The family of a girl left fighting for her life after contracting E.coli at a children’s petting farm five years ago today said they were finally able to move on after receiving a share of £1 million in compensation.
Lucy Erskine’s children Niall, Claudia and Evan were among 76 children who fell ill after visiting Godstone Farm in Surrey in 2009. Niall and Evan had mild infections but Claudia, then aged six, suffered acute kidney failure and spent three weeks in hospital.
Now 11, Claudia has recovered but her mother said there remains a possibility she could suffer health complications in future. She will need to be monitored for the rest of her life.
During the family’s visit to the farm the children were encouraged by employees to go into enclosures and pet goats, pigs, chickens and donkeys.
Claudia fell ill a week later and was rushed to the paediatric renal unit at Evelina Children’s Hospital in London, where one third of the ward was taken up by the victims of one of Britain’s biggest ever E.coli outbreaks.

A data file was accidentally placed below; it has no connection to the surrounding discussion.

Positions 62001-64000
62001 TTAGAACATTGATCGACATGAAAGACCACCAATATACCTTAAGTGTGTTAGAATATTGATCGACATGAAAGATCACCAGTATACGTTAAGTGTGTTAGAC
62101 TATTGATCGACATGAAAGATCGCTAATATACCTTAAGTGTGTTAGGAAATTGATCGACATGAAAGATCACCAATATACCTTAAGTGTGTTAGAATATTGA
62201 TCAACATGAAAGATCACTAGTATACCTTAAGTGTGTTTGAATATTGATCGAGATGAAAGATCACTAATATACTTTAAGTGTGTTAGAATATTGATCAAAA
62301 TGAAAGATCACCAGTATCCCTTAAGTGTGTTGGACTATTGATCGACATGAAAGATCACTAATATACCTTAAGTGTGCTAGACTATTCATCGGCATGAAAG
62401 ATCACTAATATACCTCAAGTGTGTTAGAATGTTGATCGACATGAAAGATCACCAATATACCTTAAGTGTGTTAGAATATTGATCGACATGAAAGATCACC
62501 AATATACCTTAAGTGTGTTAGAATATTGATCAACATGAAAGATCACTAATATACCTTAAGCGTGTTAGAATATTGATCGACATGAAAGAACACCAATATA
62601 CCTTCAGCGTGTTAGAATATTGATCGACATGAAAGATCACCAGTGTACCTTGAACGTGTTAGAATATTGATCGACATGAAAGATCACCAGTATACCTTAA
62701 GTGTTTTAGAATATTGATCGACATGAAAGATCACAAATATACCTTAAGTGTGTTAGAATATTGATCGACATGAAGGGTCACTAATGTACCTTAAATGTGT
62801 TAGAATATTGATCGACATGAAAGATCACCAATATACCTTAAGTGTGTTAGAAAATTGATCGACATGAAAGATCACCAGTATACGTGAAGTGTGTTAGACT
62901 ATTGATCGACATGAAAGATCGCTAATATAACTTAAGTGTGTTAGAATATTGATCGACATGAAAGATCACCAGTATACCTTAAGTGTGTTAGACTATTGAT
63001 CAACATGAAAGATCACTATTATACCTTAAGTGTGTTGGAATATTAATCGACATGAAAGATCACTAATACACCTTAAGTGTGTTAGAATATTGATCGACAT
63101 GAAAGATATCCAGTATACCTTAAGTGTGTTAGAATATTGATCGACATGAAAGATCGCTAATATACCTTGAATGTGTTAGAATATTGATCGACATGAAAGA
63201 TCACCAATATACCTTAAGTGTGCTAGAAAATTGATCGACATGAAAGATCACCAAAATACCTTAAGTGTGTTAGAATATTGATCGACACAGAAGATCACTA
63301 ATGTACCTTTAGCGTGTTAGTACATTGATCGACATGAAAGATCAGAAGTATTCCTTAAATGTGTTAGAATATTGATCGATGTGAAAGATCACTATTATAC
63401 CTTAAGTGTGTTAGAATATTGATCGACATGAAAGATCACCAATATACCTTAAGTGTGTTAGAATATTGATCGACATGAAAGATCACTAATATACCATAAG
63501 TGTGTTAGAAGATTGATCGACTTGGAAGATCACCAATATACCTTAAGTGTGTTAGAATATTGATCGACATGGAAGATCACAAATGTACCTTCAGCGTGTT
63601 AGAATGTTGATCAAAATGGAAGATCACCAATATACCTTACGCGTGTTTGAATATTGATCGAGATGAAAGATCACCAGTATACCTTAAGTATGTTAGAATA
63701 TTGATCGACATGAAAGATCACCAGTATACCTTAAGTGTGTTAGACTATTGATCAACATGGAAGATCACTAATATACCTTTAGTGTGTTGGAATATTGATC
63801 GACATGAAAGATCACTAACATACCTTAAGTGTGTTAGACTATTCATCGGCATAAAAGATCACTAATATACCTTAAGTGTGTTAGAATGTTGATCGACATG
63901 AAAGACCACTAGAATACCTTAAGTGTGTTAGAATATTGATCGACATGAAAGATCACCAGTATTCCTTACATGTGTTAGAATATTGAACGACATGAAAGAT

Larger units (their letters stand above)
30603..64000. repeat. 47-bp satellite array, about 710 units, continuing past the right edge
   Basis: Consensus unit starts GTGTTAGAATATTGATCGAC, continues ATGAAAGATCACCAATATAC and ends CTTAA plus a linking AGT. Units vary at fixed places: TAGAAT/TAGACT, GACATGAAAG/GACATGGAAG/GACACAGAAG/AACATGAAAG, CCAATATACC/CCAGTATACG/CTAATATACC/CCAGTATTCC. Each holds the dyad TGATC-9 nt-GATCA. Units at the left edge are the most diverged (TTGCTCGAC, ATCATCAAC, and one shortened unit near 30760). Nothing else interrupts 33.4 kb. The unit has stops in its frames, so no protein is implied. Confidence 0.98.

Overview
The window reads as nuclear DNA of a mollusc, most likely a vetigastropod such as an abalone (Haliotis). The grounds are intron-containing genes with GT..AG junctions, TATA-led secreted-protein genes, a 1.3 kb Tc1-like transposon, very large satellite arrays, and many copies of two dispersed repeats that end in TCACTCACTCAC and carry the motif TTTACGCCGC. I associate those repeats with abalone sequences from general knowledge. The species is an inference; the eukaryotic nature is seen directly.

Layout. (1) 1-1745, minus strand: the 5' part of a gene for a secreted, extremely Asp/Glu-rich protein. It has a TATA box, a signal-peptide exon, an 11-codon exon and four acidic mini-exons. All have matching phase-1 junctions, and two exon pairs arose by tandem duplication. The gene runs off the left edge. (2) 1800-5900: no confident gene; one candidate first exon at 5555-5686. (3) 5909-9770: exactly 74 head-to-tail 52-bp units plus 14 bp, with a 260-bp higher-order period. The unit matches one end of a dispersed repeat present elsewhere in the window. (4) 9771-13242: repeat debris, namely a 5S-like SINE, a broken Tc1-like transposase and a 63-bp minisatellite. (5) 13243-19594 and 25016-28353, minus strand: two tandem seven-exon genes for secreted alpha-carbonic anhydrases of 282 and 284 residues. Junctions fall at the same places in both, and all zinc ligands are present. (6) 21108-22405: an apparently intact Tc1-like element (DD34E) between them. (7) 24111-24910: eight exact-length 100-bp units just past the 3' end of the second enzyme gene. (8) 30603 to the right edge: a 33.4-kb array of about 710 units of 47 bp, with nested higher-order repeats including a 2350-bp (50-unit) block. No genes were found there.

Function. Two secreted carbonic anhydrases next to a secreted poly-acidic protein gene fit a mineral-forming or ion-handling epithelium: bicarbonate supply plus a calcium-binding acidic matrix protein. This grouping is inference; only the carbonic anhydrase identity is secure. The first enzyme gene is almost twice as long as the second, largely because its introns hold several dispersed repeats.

For three weeks she was given dialysis and fed through a tube. She needed three blood transfusions.
In a landmark legal ruling, the owners of Godstone Farm were last month found wholly liable for the cases because the antibacterial hand gels provided were not powerful enough to kill off the virulent O157 strain of bacteria.
Claudia and another nine of the most badly affected children have been awarded payouts in an out-of-court settlement said to total almost £1 million.
The awards, to be paid by the Surrey farm’s insurers, are provisional so the children can seek further compensation should their condition deteriorate. Judge Sir Colin Mackay at London’s High Court approved the settlement as sensible and fair.
Jill Greenfield, solicitor at Fieldfisher, which represented the 10 families, today called for an accreditation scheme for petting farms which she said would “give parents some level of reassurance and allow them to decide whether or not to take their children to a particular farm.”
Best practices for planning events encouraging human-animal interactions
Zoonoses and Public Health
G. Erdozain , K. KuKanich , B. Chapman and D. Powell
Educational events encouraging human–animal interaction include the risk of zoonotic disease transmission. It is estimated that 14% of all disease in the US caused by Campylobacter spp., Cryptosporidium spp., Shiga toxin-producing Escherichia coli (STEC) O157, non-O157 STECs, Listeria monocytogenes, nontyphoidal Salmonella enterica and Yersinia enterocolitica were attributable to animal contact. This article reviews best practices for organizing events where human–animal interactions are encouraged, with the objective of lowering the risk of zoonotic disease transmission.